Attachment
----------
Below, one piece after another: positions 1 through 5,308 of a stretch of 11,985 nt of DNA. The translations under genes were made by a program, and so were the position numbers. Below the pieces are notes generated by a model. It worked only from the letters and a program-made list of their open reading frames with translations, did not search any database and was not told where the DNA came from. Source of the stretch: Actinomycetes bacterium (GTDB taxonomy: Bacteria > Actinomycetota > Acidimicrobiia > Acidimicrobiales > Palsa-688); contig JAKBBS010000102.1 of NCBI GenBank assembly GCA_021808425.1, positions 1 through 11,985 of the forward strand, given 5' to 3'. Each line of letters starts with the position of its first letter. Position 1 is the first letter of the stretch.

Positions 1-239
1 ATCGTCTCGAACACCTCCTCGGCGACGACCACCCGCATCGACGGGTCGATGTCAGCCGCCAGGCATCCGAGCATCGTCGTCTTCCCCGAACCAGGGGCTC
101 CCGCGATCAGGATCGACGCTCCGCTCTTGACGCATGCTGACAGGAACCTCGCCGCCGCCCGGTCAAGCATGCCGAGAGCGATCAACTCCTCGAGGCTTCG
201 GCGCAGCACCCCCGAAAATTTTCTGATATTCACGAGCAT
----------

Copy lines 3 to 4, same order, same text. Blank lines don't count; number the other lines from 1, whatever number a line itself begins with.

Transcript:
1 ATCGTCTCGAACACCTCCTCGGCGACGACCACCCGCATCGACGGGTCGATGTCAGCCGCCAGGCATCCGAGCATCGTCGTCTTCCCCGAACCAGGGGCTC
101 CCGCGATCAGGATCGACGCTCCGCTCTTGACGCATGCTGACAGGAACCTCGCCGCCGCCCGGTCAAGCATGCCGAGAGCGATCAACTCCTCGAGGCTTCG